Posted on 28 June 2010.
From July 10th through July 24th, Hayward Public Library is offering a one-time library amnesty program, “Food for Fines,” during which Library customers may bring in donations of food to help the hungry while clearing some of their overdue fines. During this amnesty program, each food item donated to the library can be used to “pay” for $1 in library overdue fines, up to a maximum of $25 cleared per card. All donated food will be given to the Alameda County Community Food Bank.
A valid Hayward Public Library card must be presented at the time of the donation. Donations will be accepted in person during normal Library operating hours. Food donations will apply towards overdue fines; they will not apply towards lost or damaged item fees, replacement library card fees, or interlibrary loan (LINK+) fees.
The most needed food items are:
• Canned Fruit and Vegetables
• Powdered Milk
• Tomato Sauce
• Low-Sugar Cereal and Oatmeal
• Canned soup (low salt)
• Peanut Butter
• Canned Meats and Fish
• Powdered Milk
• Healthy Snacks (Granola Bars, Raisins, Pretzels, etc)
Donated food items must be unopened and sealed in original packaging. Homemade items, perishable items, opened or repackaged items, or items packaged in glass cannot be accepted.
Help Hayward Public Library and Alameda County Community Food Bank wipe out hunger (and your library overdue fines) by participating in Food for Fines. For more information visit the library’s webpage http://library.hayward-ca.gov, or call 510-293-8685.
Posted in News, Newsline
Posted on 13 May 2010.
Courtesy of Patricia Shannon
Kamy Moran/ Staff Writer
Homelessness can happen to anyone–even to you.
Several years ago, I had a car accident and my car was totaled, so they towed it away and left me hurt and in much pain on the street. I was lying down on a bench near a restaurant. A nice lady came by and thought that I was homeless. She attempted to give me a 20-dollar bill. Instead of taking it and thanking her, I shouted, “What are doing? Do you think that I’m homeless? I’m not! Please leave me alone!”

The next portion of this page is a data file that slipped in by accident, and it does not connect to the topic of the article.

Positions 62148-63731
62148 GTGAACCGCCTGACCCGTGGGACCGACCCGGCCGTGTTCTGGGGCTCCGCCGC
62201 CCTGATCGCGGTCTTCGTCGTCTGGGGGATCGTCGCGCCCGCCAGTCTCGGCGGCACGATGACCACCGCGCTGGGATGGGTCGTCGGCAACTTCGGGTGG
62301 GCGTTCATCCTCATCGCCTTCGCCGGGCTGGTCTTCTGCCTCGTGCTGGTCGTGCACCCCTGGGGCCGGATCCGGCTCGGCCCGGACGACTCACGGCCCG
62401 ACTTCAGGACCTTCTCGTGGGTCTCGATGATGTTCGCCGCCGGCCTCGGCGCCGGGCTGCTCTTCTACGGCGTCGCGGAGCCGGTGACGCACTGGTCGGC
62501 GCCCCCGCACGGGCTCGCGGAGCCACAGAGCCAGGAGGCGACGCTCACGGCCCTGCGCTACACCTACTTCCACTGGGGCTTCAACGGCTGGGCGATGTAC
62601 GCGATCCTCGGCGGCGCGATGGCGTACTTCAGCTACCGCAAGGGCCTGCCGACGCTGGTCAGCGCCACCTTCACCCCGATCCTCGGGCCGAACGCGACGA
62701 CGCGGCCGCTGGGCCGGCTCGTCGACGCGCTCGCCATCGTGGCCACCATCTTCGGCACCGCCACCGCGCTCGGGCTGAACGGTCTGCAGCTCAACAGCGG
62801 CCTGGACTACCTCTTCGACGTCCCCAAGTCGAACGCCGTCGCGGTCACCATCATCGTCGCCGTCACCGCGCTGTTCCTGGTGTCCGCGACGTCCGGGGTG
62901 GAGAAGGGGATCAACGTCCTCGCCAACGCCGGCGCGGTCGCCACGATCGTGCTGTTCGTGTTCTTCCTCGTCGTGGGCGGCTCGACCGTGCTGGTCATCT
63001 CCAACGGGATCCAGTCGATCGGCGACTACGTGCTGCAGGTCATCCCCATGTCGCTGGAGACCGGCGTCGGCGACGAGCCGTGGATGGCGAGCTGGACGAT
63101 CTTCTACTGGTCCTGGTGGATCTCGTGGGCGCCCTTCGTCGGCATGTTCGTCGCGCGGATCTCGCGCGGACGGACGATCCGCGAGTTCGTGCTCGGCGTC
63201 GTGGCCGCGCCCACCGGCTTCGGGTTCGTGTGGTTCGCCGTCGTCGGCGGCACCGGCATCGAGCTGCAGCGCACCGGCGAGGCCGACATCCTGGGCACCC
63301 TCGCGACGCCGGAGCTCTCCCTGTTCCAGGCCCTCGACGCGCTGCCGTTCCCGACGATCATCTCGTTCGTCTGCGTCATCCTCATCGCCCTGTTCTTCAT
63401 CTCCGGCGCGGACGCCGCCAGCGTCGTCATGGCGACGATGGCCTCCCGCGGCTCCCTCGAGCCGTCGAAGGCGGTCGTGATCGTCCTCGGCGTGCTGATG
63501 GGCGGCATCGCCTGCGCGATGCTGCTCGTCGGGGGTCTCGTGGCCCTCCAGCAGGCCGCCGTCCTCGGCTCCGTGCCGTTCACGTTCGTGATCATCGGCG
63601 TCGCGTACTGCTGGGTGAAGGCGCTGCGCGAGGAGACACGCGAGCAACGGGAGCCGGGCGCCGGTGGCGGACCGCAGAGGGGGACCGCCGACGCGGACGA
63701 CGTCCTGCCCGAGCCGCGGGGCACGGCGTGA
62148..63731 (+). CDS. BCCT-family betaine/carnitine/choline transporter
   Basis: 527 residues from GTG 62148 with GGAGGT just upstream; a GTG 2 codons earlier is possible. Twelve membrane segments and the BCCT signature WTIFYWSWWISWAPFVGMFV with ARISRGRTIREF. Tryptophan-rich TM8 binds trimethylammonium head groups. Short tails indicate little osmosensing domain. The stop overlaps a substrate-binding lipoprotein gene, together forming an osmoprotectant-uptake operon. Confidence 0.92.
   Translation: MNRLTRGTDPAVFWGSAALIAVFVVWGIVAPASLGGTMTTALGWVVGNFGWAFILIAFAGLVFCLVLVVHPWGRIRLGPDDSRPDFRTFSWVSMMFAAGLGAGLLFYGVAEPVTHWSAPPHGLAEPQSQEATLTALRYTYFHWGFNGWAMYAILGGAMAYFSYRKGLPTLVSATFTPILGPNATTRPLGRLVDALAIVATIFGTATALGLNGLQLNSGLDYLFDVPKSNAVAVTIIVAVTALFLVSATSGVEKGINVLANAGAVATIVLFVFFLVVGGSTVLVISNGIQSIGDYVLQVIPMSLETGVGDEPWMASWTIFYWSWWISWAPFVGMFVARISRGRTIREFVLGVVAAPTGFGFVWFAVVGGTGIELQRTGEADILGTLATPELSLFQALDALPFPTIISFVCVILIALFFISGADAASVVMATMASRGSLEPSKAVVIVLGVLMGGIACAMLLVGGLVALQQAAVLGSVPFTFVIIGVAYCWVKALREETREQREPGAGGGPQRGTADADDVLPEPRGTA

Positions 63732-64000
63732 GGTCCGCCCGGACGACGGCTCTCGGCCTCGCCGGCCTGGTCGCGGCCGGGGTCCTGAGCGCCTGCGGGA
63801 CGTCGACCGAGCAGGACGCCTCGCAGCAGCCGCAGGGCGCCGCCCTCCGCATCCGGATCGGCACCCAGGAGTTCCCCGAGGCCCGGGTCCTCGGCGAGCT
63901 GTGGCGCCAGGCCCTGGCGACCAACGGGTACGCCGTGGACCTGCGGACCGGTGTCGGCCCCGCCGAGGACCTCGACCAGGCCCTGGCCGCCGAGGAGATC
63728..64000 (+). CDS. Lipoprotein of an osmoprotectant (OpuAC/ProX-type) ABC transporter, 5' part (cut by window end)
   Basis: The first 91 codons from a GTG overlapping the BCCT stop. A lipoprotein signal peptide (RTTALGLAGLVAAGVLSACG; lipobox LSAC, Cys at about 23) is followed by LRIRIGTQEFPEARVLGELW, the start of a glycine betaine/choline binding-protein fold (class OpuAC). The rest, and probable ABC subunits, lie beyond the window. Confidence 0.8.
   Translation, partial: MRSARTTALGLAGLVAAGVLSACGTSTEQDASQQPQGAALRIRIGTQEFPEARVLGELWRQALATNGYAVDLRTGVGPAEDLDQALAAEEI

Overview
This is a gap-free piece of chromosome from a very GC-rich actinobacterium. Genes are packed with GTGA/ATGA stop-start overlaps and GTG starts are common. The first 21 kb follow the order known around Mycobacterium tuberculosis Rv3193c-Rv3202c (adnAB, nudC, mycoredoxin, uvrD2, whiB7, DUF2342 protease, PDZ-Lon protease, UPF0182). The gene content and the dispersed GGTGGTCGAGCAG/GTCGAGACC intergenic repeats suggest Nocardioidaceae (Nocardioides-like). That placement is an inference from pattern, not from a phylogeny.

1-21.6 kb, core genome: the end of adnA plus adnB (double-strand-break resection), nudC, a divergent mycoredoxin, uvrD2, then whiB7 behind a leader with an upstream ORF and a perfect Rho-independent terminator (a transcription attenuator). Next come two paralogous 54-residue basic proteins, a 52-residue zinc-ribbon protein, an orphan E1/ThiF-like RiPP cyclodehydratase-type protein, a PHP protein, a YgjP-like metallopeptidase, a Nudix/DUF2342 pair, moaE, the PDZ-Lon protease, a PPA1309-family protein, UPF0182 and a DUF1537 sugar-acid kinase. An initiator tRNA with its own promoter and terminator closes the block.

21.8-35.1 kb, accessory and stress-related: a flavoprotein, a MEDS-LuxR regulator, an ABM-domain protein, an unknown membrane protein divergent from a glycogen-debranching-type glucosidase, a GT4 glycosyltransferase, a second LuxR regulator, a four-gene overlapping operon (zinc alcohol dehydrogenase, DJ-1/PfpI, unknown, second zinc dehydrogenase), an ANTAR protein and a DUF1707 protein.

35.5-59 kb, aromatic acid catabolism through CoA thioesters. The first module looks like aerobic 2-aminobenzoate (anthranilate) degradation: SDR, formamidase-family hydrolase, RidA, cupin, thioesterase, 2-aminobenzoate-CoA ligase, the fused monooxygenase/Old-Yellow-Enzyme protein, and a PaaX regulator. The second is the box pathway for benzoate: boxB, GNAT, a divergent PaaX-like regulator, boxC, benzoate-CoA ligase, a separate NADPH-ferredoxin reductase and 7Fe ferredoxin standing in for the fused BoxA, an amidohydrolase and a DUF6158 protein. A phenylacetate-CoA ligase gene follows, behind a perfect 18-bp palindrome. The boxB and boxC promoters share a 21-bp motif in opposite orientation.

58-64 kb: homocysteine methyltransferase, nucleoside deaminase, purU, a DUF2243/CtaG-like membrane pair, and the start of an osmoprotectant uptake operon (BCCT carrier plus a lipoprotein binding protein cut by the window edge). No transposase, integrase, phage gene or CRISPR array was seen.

I can imagine that the good woman was hurt and confused by my response to her generosity.
Don’t say you would never be a homeless person because, in our day, it could happen to you. I was born in wealth, but now I’m very close to becoming a homeless person. If you survey people on the streets and ask them what is a homeless person to you and what would you do if they became one, he or she will respond they would rather die before becoming homeless.
Most people can’t imagine being homeless. People stereotype the homeless. They are mentally ill. They are pushing stolen shopping carts. They are on some type of drugs and alcohol. Homeless people are criminals or mentally retarded. Those days there are many unemployed people who lost their homes and are heading to homelessness.
According to the U.S. Department of Labor statistics, there are over 14 million people nationwide in 2009 on unemployment benefits. Many of those also are losing their homes, too. Many of them may end up on the streets, on beaches, in homeless shelters or sleeping in their cars. They’ll try to keep it as a secret and be ashamed to tell anyone about it.
According to the U.S. Department of Housing and Urban Development and Mental Health Services Administration, as many as 3.5 million people were in 2007 homeless.
Patricia Shannon, an instructor in philosophy, humanities and religion, said several years ago she had a homeless student in her class who is now graduating from University of California Berkeley this spring.
Shannon said that she wishes that the voters, the community and schools were more aware of the problem of homelessness. According to the USA Today in March 2009, 1 in 50 children endure homelessness and the numbers keep rising.
“As an institution, we focus on student success and retention, but sadly not about problems in their personal lives,” Shannon said.
Shannon said she would like to see two things happen first, she wants to make the public become aware that education is about students and teachers. For an example, if she had 44 students in the first week of class, by the end of the semester as many as half dropped the class. It was not because of her teaching or academic difficulties, but mostly for personal reasons that stem from their social or financial conditions. “However, the college is evaluated on success and retention, and these numbers don’t tell the whole story,” she said.
Secondly, “We need the state and voters to know that educators cannot be responsible for everything and every problem students bring to the classroom,” said Shannon.
“A student who can’t get to class because he lacks transportation isn’t failing academically. Another student who can’t do her homework because the student has to work to support herself and her family isn’t failing academically,” she said.
“These are not academic problems. Solving these problems will take a different set of solutions. These solutions will require that we (the college, the city, and the state) think differently about education. We need to provide a set of integrated social services to meet students’ needs,” Shannon said.
Posted in Local